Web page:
The easy way to really crush your fundraising program

The Veritus Group blog recently asked, What Are They Smoking Across the Pond?

Whatever it is they’re smoking over there, it’s also being smoked on this side of the pond too. In fact, it is being copiously consumed on all sides of all the ponds. Whatever the stuff is, it caused a commentator in the UK to propose in an article: Let’s give our donors a break and tell them we won’t ask for X months and see what happens.

As is often the case, this frequently-made argument is supported by information from surveys and focus groups.

As my friends at Veritus say:

Don’t allow yourself or your organization to get sucked into that kind of thinking. Steer clear of donor survey-think. It’s NOT what donors say in a survey, it’s what they do with their resources, time and actions that actually matters, and that’s what you should pay attention to.

Basing your strategy on what donors say, rather than what they do, will do grievous harm to your fundraising. So whatever they’re smoking, just say no.

See also: Surveys: a pack of lies most of the time.


Comments

4 responses to “The easy way to really crush your fundraising program”

  1. Anne Ibach Avatar
    Anne Ibach

    It makes me insane when people make fundraising decisions base on what people say… how they SAY they’ll behave.
    Many years ago at a previous job I was fortunate to participate in an acquisition direct mail testing program where six public broadcasting stations across the country held focus groups where the participants had “dialers” in their hands.
    The presenters went through different direct mail packages… line by line through the copy, and element by element through the art. The participants would “dial” their negative or positive reaction to each piece. The scores for each package were calculated and the participants’ favorite and least favorite packages identified (the ones they reacted to most positively or least positively), and ranges in between.
    THEN… the packages were tested in the mail at all 6 organizations.
    The result: The package that the participants HATED the most PERFORMED the BEST in the mail — across the board!
    We joked that we should take the most hated elements from each package and combine them all into one package and test that one!
    This was a lesson that has stuck with me for many years!

  2. Anne Ibach Avatar
    Anne Ibach

    It makes me insane when people make fundraising decisions base on what people say… how they SAY they’ll behave.
    Many years ago at a previous job I was fortunate to participate in an acquisition direct mail testing program where six public broadcasting stations across the country held focus groups where the participants had “dialers” in their hands.
    The presenters went through different direct mail packages… line by line through the copy, and element by element through the art. The participants would “dial” their negative or positive reaction to each piece. The scores for each package were calculated and the participants’ favorite and least favorite packages identified (the ones they reacted to most positively or least positively), and ranges in between.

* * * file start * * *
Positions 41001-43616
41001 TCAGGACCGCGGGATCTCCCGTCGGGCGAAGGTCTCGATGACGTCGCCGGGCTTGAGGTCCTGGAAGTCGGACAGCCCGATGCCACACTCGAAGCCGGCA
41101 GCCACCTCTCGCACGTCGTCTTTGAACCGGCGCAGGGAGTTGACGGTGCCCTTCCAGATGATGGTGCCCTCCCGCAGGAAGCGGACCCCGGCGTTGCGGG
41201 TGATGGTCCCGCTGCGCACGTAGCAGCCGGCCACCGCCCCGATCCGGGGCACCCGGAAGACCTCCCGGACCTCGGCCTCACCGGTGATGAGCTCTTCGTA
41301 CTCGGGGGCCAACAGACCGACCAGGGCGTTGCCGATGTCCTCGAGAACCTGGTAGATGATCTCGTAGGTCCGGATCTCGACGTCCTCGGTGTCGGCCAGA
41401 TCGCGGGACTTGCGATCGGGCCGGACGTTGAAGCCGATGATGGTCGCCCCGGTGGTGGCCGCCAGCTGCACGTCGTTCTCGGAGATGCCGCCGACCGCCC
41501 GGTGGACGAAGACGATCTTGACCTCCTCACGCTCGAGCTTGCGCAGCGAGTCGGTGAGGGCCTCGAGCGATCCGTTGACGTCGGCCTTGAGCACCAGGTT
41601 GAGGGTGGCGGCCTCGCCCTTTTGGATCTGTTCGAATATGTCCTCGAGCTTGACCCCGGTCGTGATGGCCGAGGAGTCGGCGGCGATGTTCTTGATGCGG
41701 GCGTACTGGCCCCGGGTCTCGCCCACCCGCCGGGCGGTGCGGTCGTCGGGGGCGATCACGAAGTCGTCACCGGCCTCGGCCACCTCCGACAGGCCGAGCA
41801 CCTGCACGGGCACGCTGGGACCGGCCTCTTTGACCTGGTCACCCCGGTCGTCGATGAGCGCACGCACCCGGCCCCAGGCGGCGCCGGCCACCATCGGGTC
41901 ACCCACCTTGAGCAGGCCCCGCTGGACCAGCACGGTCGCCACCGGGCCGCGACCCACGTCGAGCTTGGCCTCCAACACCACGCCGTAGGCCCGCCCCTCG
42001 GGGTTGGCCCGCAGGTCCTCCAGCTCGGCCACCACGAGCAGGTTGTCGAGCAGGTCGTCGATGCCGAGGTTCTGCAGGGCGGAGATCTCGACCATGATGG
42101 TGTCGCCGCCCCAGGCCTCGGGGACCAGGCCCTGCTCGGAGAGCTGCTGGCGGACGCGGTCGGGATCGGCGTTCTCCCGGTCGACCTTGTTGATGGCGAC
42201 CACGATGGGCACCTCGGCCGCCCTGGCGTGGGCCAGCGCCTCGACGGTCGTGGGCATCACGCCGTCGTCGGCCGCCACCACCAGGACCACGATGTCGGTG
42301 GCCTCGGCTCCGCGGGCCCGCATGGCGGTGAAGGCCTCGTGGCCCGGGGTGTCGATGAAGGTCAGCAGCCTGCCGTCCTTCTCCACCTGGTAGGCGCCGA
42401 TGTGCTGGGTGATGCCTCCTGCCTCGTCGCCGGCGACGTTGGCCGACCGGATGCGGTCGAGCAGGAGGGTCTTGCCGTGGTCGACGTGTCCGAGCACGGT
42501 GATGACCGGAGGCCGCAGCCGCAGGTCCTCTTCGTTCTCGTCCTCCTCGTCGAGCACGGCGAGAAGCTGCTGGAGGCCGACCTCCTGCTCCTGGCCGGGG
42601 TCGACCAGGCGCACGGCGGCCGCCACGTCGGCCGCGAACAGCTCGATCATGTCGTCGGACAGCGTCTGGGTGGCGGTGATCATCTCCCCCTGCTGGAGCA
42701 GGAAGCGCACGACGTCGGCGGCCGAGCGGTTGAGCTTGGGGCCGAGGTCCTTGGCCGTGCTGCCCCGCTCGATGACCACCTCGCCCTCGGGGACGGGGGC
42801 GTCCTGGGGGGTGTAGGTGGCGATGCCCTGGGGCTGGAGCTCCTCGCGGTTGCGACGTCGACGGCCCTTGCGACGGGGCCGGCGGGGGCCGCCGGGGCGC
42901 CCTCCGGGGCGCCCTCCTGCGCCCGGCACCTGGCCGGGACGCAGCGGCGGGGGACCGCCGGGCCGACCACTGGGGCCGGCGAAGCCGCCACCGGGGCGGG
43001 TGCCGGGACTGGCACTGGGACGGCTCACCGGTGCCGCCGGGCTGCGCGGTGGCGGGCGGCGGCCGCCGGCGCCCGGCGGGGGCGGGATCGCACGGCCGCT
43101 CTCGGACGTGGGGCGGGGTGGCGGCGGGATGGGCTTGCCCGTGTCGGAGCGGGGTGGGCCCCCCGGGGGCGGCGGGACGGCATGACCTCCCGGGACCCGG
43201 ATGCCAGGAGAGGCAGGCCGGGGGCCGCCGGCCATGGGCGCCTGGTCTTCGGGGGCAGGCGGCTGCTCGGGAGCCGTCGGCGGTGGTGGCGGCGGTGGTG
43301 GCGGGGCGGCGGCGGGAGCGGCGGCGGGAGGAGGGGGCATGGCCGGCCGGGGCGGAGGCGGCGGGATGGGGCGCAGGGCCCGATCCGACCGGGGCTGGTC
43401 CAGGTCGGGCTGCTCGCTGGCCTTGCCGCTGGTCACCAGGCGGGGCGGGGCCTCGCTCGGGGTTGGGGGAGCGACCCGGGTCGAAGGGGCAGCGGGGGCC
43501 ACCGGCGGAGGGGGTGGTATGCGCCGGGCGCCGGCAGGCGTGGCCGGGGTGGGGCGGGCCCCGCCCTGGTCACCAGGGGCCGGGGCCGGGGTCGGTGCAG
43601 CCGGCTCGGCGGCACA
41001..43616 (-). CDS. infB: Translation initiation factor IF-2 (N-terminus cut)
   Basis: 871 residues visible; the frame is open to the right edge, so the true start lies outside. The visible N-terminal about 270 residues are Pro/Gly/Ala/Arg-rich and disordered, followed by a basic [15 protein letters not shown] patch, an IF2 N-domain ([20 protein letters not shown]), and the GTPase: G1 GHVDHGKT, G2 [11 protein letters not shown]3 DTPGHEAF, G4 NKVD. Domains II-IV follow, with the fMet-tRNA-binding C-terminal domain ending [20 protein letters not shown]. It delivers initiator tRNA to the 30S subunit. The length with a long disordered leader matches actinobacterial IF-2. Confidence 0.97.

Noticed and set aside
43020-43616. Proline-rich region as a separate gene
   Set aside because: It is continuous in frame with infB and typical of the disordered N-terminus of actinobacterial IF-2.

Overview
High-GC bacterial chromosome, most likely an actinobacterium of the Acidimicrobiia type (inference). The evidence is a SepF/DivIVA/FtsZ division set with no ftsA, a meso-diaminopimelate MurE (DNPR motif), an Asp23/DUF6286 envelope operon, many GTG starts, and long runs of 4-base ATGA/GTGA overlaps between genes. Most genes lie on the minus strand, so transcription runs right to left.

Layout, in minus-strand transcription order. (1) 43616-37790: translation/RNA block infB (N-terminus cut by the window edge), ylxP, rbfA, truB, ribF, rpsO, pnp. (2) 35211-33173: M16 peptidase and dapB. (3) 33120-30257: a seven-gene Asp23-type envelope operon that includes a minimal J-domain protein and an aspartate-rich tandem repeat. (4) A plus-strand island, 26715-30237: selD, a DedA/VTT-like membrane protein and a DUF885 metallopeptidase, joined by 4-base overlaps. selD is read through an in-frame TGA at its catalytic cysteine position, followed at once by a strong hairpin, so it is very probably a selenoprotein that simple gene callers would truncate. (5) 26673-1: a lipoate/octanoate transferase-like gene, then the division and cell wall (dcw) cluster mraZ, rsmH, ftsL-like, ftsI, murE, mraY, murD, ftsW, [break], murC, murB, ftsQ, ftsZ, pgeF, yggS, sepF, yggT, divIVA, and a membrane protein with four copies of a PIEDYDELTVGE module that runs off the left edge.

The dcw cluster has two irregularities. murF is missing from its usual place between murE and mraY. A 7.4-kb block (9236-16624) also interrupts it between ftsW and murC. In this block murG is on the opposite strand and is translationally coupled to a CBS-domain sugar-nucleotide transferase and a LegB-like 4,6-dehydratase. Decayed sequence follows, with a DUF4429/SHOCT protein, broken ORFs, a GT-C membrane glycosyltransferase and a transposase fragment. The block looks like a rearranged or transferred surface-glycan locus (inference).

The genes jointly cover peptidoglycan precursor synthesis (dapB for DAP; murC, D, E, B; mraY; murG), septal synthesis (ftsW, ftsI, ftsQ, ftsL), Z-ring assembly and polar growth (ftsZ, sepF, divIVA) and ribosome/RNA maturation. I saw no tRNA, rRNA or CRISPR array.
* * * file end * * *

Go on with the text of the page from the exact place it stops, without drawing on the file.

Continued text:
THEN… the packages were tested in the mail at all 6 organizations.
    The result: The package that the participants HATED the most PERFORMED the BEST in the mail — across the board!
    We joked that we should take the most hated elements from each package and combine them all into one package and test that one!
    This was a lesson that has stuck with me for many years!

  3. Anne, I’ve had similar experiences with focus groups and direct mail. It probably goes that way every time, because direct mail isn’t about being liked (especially in a social setting) — it’s about motivating action.
    At least in your situation they TESTED the focus group findings. I’ve seen too many organizations make larger and more far-reaching decisions based on focus groups with NO CONFIRMATION from actual donor behavior.

  4. Anne, I’ve had similar experiences with focus groups and direct mail. It probably goes that way every time, because direct mail isn’t about being liked (especially in a social setting) — it’s about motivating action.
    At least in your situation they TESTED the focus group findings. I’ve seen too many organizations make larger and more far-reaching decisions based on focus groups with NO CONFIRMATION from actual donor behavior.

Leave a Reply

What this blog is about

The future of fundraising is not about social media, online video, or SEM. It’s not about any technology, medium, or technique. It’s about donors. If you need to raise funds from donors, you need to study them, respect them, and build everything you do around them. And the future? It’s already here. More.

Blog policies

Subscribe

Get new posts by email:

About the blogger

Jeff BrooksJeff Brooks has been serving the nonprofit community for more than 35 years and blogging about it since 2005. He considers fundraising the most noble of pursuits and hopes you’ll join him in that opinion. You can reach him at jeff [at] jeff-brooks [dot] com. More.


Archives

Blogroll

Categories


Search the blog

The future of fundraising is not about social media, online video, or SEM. It’s not about any technology, medium, or technique. It’s about donors. If you need to raise funds from donors, you need to study them, respect them, and build everything you do around them. And the future? It’s already here. More.

Recent Comments

About the blogger

Jeff Brooks has been serving the nonprofit community for more than 30 years and blogging about it since 2005. He considers fundraising the most noble of pursuits and hopes you’ll join him in that opinion. You can reach him at jeff [at] jeff-brooks [dot] com.

Blog Roll

someone’s blog